Readers’ loyalty tells the real story

BEING in the media spotlight can take some getting used to.

We journalists get the odd reminder of that when we have the beam turned on us, as was the case last week when the ABC did two stories on Australian Regional Media initiatives.

It's always interesting to see how they tackle it - and how our journalists respond to being the ones under scrutiny. It's nearly always a useful reminder about journalists' need for empathy.

The first piece, an ABC news item about our review of the future of the central Queensland Blackwater Herald, was well-rounded, fair and accurate.

The second piece was about ARM's looming plans to start charging digital (online) subscriptions.

The segment aired on Media Watch, a show the industry but hardly anyone else gravitates to.

Many of the facts were there - including that most of the people who go to our websites under a metered subscription model (where they get a number of stories free before being asked to pay) will never be charged.

But Paul Barry's piece was, as usual, presented with a slant. He questioned why people in regional areas of New South Wales and Queensland would pay for online material - and to prove his point he displayed a series of stories. They were some of the more quirky, offbeat ones we've done in recent months.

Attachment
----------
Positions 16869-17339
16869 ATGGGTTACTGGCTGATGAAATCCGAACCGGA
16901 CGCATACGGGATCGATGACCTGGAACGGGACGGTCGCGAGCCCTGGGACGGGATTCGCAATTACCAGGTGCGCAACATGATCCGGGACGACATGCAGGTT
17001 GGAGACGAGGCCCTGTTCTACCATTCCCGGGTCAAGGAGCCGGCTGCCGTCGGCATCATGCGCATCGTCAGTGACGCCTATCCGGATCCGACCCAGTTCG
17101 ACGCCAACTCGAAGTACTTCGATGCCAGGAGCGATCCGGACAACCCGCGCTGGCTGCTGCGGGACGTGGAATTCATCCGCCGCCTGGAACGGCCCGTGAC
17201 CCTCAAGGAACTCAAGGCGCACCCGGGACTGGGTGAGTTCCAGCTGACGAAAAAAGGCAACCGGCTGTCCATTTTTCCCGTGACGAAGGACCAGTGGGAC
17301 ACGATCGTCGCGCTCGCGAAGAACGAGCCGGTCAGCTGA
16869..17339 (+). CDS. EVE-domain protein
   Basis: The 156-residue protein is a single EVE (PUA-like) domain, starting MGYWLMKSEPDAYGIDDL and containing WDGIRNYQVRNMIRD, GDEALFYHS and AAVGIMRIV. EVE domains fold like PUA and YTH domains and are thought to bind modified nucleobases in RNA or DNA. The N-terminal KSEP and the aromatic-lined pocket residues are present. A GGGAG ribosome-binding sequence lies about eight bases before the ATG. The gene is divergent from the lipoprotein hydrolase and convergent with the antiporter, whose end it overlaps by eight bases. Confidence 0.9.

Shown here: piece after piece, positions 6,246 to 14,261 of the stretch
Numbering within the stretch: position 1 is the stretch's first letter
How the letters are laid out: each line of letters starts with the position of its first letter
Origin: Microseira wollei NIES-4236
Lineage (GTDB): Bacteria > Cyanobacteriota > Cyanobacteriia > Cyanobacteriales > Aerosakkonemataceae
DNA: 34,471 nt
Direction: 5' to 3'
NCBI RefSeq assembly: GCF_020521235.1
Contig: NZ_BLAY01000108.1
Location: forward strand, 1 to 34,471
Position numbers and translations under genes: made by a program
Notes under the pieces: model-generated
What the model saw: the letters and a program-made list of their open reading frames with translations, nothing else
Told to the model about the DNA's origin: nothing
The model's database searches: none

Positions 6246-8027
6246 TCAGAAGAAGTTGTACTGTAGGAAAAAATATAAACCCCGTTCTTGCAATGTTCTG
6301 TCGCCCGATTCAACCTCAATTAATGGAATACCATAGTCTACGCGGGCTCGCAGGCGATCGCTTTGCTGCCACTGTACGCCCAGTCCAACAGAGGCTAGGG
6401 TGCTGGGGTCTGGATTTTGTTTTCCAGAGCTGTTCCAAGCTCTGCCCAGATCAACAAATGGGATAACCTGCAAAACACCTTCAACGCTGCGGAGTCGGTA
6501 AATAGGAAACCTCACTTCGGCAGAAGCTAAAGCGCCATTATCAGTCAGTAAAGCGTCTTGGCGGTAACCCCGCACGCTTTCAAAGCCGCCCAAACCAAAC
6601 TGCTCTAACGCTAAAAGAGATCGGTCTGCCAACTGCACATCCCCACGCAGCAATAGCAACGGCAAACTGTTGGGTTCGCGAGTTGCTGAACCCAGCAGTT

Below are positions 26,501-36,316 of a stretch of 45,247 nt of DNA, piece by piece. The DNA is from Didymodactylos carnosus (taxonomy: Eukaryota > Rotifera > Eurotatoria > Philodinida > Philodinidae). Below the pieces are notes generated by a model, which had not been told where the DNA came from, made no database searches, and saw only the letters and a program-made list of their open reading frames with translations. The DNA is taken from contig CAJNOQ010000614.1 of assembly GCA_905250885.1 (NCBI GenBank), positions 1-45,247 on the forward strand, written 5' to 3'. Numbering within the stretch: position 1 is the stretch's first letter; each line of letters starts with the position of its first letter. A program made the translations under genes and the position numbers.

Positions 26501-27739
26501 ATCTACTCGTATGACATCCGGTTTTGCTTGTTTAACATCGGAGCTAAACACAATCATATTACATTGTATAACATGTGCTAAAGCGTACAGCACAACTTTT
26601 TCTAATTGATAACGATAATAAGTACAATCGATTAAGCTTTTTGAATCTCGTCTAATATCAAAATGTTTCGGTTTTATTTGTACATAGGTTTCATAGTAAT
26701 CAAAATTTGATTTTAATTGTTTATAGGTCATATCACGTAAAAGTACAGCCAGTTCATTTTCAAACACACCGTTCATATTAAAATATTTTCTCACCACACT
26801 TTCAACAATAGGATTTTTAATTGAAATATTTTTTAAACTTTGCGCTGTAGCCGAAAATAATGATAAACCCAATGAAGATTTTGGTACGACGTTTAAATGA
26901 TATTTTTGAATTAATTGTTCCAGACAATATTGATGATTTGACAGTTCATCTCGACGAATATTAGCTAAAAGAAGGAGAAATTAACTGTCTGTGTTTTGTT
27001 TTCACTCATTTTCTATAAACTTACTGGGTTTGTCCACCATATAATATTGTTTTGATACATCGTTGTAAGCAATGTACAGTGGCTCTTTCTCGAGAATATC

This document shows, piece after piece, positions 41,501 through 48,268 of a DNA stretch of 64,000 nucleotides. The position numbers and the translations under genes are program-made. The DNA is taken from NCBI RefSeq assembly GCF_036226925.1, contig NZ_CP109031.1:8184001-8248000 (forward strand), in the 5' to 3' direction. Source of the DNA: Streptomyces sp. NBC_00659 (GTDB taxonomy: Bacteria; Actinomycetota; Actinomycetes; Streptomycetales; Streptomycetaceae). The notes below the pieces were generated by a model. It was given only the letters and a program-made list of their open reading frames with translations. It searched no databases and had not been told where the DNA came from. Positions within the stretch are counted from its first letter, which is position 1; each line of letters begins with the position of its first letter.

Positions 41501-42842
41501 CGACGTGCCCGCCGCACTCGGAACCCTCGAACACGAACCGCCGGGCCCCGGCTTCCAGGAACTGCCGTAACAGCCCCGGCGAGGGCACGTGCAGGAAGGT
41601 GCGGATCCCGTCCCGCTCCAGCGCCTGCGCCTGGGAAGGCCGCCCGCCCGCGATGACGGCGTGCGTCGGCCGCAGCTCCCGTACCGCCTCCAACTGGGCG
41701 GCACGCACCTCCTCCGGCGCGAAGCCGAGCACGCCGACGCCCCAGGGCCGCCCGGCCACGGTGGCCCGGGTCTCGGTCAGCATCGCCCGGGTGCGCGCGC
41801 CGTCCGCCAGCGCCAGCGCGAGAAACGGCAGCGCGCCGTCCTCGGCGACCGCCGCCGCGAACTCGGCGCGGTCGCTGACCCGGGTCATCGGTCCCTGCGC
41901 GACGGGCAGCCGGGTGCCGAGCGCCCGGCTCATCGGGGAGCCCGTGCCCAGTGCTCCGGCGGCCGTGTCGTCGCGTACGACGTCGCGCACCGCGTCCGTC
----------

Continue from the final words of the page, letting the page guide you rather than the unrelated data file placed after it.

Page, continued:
His implication was: would you seriously pay for that stuff? He displayed a lack of understanding of the different types of readers and what they consume - a casual reader and a heavy reader have vastly different tastes.

More worryingly for us, he didn't place a value on the great journalism we do every day and communities need and lap up. Stories like the Northern Star's fundraising effort that ensured a young man got a life-saving brain tumour operation recently; the Morning Bulletin's stunning cyclone coverage earlier this year; and the Gympie Times's high community engagement that has made it the paper with the most stable circulation in Australia.

Our 12 daily papers make a real difference in their communities. It was churlish not to acknowledge that.



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